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Reconstructive Surgery of the Hand and Upper Extremity

Adkinson, Joshua M., M.D.

Plastic and Reconstructive Surgery: May 2019 - Volume 143 - Issue 5 - p 1544
doi: 10.1097/PRS.0000000000005594
Book and Media Reviews
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Disclosure:The author has no financial interest to declare in relation to the content of this review.

As a service to our readers, Plastic and Reconstructive Surgery® reviews books, DVDs, practice management software, and electronic media items of educational interest to reconstructive and aesthetic surgeons. All items are copyrighted and available commercially. The Journal actively solicits information in digital format for review.

Reviewers are selected on the basis of relevant interest. Reviews are solely the opinion of the reviewer; they are usually published as submitted, with only copy editing. Plastic and Reconstructive Surgery® does not endorse or recommend any review so published. Send books, DVDs, and any other material for consideration to: Arun K. Gosain, M.D., Review Editor, Plastic and Reconstructive Surgery, Brookriver Executive Center, 8150 Brookriver Drive, Suite S-415, Dallas, Texas 75247.

Arun K. Gosain, M.D.

Review Editor

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In the practice of hand and upper extremity surgery, one develops an internal algorithm for treatment based on injury or disease characteristics, patient factors, knowledge of the best available evidence, and personal experience and preferences. The potential types and combination of injuries are innumerable, and proposed optimal treatment will often differ between surgeons. This textbook successfully leverages the collective experience of three leading experts in upper extremity surgery to provide a thoughtful, stepwise approach to nearly all problems faced by the reconstructive hand surgeon. The information included in just over 300 pages of text, clinical images, diagrams, and treatment algorithms is designed to be a user-friendly resource for the resident, fellow, or attending physician looking to develop an evidence-based treatment plan.

Reconstructive Surgery of the Hand and Upper Extremity is divided into seven sections: general principles, techniques of structure repair, treatment algorithms, clinical examples, atlas of flaps, rehabilitation protocols, and classification and zones of injury. The authors provide 115 treatment-specific algorithms divided across 69 chapters. There is also a video describing a thorough patient examination. The end of the textbook provides multiple descriptions of different classification systems and tendon zones of injury that would be invaluable for those first learning the language of hand surgery.

Early in the textbook, the authors emphasize the evolution of reconstructive hand surgery, from one involving multiple staged interventions to the more contemporary approach of early reconstruction of multiple structures to optimize outcomes and shorten recovery. This should not be controversial but unfortunately continues to be so at various institutions. I wholeheartedly agree with the authors’ philosophy of care, as the wait-and-see approach to upper extremity reconstruction is often a disservice to patients and compromises long-term outcomes. A safe yet aggressive approach to hand reconstruction should be pursued, as advocated by the authors.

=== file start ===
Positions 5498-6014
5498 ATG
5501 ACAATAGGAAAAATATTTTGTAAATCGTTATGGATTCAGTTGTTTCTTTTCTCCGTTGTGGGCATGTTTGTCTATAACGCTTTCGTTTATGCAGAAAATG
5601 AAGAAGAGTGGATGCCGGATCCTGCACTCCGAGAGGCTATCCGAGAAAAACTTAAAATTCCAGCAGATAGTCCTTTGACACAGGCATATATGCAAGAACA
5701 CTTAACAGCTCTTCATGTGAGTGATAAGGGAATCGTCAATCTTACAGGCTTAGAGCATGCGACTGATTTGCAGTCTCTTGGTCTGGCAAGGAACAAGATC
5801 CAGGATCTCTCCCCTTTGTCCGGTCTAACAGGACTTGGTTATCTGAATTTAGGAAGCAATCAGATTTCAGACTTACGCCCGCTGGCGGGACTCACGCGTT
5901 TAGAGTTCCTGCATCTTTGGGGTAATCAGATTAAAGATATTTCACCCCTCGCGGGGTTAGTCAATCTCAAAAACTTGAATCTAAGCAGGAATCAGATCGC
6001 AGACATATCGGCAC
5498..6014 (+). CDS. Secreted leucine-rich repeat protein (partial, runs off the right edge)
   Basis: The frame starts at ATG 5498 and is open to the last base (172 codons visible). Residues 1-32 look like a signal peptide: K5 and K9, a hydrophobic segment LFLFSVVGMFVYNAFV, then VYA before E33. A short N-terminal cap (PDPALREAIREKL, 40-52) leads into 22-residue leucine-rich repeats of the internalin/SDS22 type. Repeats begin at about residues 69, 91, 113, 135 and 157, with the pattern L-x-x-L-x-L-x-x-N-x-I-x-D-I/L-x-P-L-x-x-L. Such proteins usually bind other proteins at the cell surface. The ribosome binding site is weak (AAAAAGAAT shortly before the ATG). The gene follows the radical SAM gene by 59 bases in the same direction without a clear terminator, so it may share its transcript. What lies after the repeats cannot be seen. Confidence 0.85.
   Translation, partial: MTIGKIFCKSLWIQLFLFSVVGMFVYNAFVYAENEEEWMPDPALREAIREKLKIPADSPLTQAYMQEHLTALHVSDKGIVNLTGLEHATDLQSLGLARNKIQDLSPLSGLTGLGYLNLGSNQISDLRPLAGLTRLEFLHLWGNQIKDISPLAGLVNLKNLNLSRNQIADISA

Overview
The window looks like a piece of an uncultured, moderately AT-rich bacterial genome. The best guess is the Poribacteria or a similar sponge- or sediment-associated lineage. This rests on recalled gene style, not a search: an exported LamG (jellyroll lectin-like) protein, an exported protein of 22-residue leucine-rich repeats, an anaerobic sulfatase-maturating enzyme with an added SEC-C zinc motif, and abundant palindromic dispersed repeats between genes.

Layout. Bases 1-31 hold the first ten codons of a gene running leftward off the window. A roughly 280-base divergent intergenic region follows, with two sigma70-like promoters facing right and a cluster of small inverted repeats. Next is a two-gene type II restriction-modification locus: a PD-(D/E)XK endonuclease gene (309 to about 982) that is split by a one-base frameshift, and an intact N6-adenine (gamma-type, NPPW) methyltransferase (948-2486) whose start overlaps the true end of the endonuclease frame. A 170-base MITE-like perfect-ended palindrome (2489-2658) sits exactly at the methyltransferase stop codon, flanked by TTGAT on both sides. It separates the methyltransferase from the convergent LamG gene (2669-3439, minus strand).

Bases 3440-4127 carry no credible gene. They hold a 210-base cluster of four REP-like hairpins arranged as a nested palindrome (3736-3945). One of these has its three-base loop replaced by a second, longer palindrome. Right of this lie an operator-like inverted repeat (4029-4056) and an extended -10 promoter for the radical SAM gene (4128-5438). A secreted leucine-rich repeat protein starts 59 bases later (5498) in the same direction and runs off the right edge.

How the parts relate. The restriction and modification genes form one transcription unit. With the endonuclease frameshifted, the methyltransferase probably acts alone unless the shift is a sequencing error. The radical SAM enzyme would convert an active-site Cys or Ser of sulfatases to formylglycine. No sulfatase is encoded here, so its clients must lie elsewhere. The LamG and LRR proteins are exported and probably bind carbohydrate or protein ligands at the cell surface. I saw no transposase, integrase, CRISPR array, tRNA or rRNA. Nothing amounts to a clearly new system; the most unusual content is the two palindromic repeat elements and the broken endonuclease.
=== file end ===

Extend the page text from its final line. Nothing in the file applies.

This textbook is not designed to provide a substantial explanation of all reconstructive problems or surgical techniques involving the upper extremity. There is also no mention of nerve allografts for interposition nerve reconstruction (e.g., nerve autografts and conduits are mentioned multiple times). As such, this is not a standalone resource, and it would be best to pair this textbook with one or multiple other references that provide greater topic-specific detail, especially for those early in training or practice. That said, I particularly enjoyed the unusually detailed focus on postoperative therapy protocols that are less emphasized in surgical training but are supremely important in practice. Nearly one-third of the textbook is dedicated to commonly used flaps in upper extremity reconstruction. The flap descriptions, diagrams, and photographs are excellent teaching tools and will save the surgeon significant time that would otherwise be spent studying multiple different resources.

Although some of the included topics will not necessarily be managed by the plastic and reconstructive hand surgeon, this textbook will be an extremely useful addition to the bookshelf. I congratulate the authors on a refreshing and unorthodox textbook and would recommend this resource to any resident, fellow, or attending physician seeking a straightforward, evidence-based, stepwise plan of care for upper extremity trauma and reconstruction.

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